Two Vets Rescue Baltimore’s Most Dangerous Neighborhood

Their mission: to save a lost community.

veterans service
Earl Johnson (L) and Rich Blake (R) leading the clean-up effort in Oliver. (Photo c/o The 6th Branch)
Jenny Inglee is a Los Angeles-based journalist and the Education Editor at TakePart.

Most evenings, Earl Johnson sits outside his new home, props his feet up, and chats with his neighbors. A year ago, this was unheard of in Oliver—one of Baltimore's most dangerous and corrupt neighborhoods.

Known for its abandoned buildings, drug deals and mounds of trash, Oliver is not a place you want to find yourself when the sun goes down. This lost neighborhood was an infamous filming location for the HBO drama The Wire.

We want to help organize citizens, like us, to take back their own communities.

Although Earl is not originally from Oliver, he settled there to bring the neighborhood back from the trenches. After he moved in, the ex-Army Ranger joined forces with former Marine Rich Blake, who runs The 6th Branch, a local veteran community service initiative. The team of vets fittingly call their mission "Operation Oliver," and since they began revitalizing the community last July, they have amassed over 1,500 volunteers. Many of these volunteers are also veterans.

Before Operation Oliver began, Rich says, some community planning was underway. "The wheels were moving very, very slowly and there was not a lot of manpower." With veterans, he says, "there is this sense of urgency."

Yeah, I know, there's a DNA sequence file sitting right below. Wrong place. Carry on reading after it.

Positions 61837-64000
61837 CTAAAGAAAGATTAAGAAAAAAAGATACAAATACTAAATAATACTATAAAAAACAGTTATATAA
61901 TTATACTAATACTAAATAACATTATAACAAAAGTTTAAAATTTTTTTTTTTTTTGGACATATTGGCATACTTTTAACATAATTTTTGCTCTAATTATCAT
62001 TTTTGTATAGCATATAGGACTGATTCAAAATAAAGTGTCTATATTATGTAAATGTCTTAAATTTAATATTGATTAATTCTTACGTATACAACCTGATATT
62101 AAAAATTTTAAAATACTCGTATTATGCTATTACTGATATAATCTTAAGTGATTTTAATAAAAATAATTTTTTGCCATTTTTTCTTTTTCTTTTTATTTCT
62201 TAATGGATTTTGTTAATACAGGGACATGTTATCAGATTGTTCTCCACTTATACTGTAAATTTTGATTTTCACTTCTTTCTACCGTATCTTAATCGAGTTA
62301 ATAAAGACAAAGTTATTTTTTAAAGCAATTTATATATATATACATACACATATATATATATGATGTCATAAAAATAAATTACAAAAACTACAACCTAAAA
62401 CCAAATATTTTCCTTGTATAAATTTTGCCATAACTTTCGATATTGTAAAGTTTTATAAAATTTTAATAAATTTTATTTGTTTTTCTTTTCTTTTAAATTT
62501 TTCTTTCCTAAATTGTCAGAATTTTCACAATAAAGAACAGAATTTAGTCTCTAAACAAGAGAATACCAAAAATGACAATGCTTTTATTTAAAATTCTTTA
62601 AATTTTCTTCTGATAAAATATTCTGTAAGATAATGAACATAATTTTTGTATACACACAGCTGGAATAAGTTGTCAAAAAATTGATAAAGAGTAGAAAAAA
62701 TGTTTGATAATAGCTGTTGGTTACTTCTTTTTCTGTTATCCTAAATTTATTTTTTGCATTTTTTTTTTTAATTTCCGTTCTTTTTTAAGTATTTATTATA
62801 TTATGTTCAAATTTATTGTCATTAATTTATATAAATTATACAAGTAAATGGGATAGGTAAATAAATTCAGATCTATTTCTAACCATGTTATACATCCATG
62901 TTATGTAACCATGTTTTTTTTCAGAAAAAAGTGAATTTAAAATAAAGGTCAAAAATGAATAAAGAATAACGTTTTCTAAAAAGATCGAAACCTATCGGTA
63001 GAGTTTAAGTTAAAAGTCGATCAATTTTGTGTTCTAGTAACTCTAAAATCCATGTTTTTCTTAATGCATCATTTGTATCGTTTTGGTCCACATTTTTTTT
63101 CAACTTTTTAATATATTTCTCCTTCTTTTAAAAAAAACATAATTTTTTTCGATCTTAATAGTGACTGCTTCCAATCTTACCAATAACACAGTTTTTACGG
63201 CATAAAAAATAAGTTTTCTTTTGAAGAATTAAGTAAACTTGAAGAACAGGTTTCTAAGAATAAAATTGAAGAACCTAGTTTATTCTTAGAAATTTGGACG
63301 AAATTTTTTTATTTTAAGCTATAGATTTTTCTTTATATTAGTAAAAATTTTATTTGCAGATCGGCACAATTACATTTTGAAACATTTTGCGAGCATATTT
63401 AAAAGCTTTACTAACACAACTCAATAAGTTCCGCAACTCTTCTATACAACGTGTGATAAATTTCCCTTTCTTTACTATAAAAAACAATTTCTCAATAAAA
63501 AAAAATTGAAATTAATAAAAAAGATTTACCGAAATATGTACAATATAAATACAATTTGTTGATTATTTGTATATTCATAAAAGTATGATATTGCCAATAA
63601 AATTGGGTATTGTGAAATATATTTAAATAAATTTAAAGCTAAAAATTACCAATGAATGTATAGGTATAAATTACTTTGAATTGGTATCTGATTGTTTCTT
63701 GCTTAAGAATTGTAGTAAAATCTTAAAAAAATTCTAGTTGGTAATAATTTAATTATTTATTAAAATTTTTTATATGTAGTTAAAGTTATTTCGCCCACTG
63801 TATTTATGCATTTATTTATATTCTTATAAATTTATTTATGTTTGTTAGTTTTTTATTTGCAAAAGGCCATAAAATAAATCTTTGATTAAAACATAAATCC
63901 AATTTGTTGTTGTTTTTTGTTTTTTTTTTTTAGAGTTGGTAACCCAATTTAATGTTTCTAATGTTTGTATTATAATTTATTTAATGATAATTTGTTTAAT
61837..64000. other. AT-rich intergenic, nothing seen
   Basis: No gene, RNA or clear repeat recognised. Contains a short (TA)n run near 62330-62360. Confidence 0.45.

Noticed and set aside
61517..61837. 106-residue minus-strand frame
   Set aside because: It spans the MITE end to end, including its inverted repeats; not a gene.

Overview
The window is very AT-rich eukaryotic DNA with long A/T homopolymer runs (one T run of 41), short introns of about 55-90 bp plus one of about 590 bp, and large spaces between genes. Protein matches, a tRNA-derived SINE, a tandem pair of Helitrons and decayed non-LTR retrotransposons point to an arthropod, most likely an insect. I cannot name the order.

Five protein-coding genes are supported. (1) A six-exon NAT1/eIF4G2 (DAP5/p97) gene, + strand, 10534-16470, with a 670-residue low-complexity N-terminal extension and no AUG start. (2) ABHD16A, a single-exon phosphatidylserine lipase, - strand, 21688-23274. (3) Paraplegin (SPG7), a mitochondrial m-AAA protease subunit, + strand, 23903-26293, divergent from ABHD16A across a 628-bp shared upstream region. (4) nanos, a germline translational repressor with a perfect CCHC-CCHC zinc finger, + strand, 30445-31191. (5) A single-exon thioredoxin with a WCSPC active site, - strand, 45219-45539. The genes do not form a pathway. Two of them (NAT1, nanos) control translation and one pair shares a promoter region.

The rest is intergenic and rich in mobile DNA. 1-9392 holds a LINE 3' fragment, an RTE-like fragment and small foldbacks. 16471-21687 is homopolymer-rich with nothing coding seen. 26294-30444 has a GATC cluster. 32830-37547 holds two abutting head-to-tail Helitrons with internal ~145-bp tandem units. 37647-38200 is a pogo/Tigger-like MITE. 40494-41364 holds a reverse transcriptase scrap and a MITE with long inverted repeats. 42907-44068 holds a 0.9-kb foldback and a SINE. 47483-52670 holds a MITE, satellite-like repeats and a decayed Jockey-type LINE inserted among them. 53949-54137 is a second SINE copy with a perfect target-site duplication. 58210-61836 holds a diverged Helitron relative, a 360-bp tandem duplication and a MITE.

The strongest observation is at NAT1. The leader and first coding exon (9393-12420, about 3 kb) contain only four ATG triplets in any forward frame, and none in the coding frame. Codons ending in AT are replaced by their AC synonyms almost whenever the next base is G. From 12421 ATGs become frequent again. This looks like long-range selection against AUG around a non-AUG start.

"We have a billion dollars worth of leadership training, we’ve been entrusted with toppling countries and millions of dollars of equipment," Earl adds. "We want to bring those leadership skills, the tenacity to never give up and the tenacity to keep moving on, back to the community. We want to help organize citizens, like us, to take back their own communities."

Thus far, Operation Oliver volunteers have removed 59 tons of garbage and debris, painted two large murals, created green space and have brought in education and mentoring opportunities for kids in the community.

Earl Johnson is also the executive director of Come Home Baltimore, a company that reconstructs and sells fully renovated, energy-efficient homes in Oliver. "We are continually purchasing homes from the city and trying to change entire blocks of the community—we're doing it one block at a time." he says.

Their efforts in Oliver are long-term. "We are going to be here for many years. We're going to try to make sure that this community stays up to par."

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